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Seahawks kicking consideration: Special teams takes centerstage for the wrong reasons

A fake and a miss, a six point swing makes all the difference

Ron Mar,

Much has been made about Pete Carroll’s decision to attempt a fake field goal at the end of the first half instead of taking a shot at the field goal which, depending on kick placement, would’ve been a 35-36 yard field goal attempt for Blair Walsh had the Seattle Seahawks decided to kick it.

Over the course of his career, Walsh has made 86.7% of field goals in the 30-39 yard bracket and is six of eight on the year from the same distance. So, looking at his yearly and career rates, the field goal was anywhere from 75% to just under 87%; not guaranteed, but certainly a high percentage.

Kicking it to end the half means we don’t need to evaluate expected points on the kickoff leading us to a lower bound on expected value of 2.25 points. But, you cannot simply tack on those 3 points and assume all else is equal in the game. Atlanta plays their last drive very differently if they are tied rather than trying to hold a narrow lead. It’s easy to say “if x happens we don’t lose” but most of the time it’s wrong and reductionist.

I don’t need to tell you this loss was frustrating, that much is obvious. There were a lot of things that went right last night on Monday Night Football, but quite a few that didn’t. Imagine, if you will, that you’re in Atlanta on holiday to visit your future in-laws. You’re at a sports bar after your plane lands right before halftime. You see Seattle driving the field not once, but twice. You start thinking that Russell Wilson magic is going to happen again. Walsh lines up for a 52 yard attempt, his first attempt from beyond 50 all season, the kick is up, it looks centered, the sky-cam perspective makes you think it went in.

But of course as the referees signal no good the mass of Falcons fans around you erupt in cheers that mean your team, and the kicker you write about every week, have lost. So, my Monday night was less than ideal. Shout out to the good people of Atlanta and Stats sports bar though, you all were gracious hosts to me and my Seahawks jersey wearing family.

Let’s air some grievances, this was the first game all year in which Seattle lost where Jon Ryan punted fewer than 6 times. This was a game where Walsh made kick after kick despite the wet turf, despite the dropping temp. Up until the last kick, everything seemed to go well for him. His long of the game, 46 yards, looked like it was good for another 10 yards if need be. In previous articles I have been waiting loudly for weeks for the team to finally get an attempt outside of 50 yards, and from all of Walsh’s kick history the end of the game kick seemed like a legitimate try. It’s hard to imagine the exact reasoning for why the kick fell short for any other reason than 52 yard attempts just aren’t a guarantee. But let’s look at the factors, other than the unknowable workings of Walsh’s mind or physical state, that contributed to the final kick.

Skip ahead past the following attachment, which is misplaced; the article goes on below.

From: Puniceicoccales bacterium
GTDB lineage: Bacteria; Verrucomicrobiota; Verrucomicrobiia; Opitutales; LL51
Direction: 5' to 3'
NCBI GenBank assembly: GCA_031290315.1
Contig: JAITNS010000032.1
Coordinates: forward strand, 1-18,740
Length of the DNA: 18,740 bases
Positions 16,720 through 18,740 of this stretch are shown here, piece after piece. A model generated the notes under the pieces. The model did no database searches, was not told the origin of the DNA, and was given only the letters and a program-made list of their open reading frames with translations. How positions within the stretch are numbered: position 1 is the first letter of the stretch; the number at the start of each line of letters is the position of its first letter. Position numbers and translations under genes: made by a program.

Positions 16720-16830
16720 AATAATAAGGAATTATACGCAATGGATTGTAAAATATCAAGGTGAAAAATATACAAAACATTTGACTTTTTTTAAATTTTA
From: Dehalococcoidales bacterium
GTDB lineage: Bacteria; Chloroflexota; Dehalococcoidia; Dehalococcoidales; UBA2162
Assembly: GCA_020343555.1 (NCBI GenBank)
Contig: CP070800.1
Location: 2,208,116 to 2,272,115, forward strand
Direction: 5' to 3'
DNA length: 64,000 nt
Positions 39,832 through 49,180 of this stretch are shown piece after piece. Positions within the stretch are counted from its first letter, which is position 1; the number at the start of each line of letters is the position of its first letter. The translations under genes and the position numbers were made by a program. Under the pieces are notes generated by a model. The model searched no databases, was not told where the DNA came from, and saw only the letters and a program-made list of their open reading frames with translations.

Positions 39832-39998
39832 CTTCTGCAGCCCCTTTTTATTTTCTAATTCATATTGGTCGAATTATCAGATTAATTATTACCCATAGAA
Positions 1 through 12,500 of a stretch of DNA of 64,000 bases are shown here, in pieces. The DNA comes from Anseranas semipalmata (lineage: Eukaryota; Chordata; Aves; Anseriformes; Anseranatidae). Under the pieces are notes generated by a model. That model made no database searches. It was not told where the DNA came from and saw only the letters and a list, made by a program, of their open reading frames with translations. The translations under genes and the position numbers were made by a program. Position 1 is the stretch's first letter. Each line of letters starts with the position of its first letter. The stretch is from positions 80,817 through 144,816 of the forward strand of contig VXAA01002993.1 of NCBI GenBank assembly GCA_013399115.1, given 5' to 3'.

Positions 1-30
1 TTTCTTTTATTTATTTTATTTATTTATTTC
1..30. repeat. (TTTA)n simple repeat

According to Brian Burke here, a 52 yard attempt, noted by scrimmage line of 34 on the x-axis of his chart, a kick at 43 degrees from the 34 yard line is going to be good around 55% of the time, slightly better than an unbiased coin flip. In general, for every 10 degrees you drop, you lose about a yard of kicking distance. This is obviously averaged over all stadiums, so it will vary from location to location on its total impact. But while temperature is the single biggest factor in weather affecting a kick, it is not the only one.

With a elevation of 16 feet above sea level, Century Link stadium is one of the lowest in the NFL. Which, by itself isn’t a deal breaker. However, stadiums at lower altitudes tend to have lower field goal completion percentages from long range. Combine this with humidity and temperature and you get a more complete picture. Using atmospheric data last night: elevation 16 feet, dew point 39f, temp 43f, and altimeter setting of 30.07 we can calculate the density altitude and relative density at the time of the kick. The relative density when Walsh attempted to tie the game was 103.3% for an overall density altitude of -1122 feet. Because of the inverse humidity curve of Seattle, the Seahawks kick in a location where humidity increases in the winter, unlike most of the country. What does this all mean? The air in Seattle, in the winter is thick. Especially when it rains, and especially last night. Thicker air means it’s harder for the ball to travel. All of these factors add up, 2% here, 5% there and combine into contributing to a miss. They aren’t excuses, simply how the environment can change one kick from another.

I don’t write all of this to excuse Walsh of kicking short. I’m not trying to apologize on his behalf nor for Coach Carroll’s decision to not go for the halftime field goal, a decision I actually defended on twitter along with Fieldgulls’ own Ben Baldwin. I simply want to drive home two points to end this article. The first is that not all 52 yard attempts are created equal, had the game been in Atlanta Walsh likely makes that kick.

The stadium is 800 feet higher, temperature controlled, and has lower humidity this time of year. The second, is that no kick is ever a guarantee. Not the 35 yard attempt at the half that was faked, and certainly not the 52 yard attempt to end the game.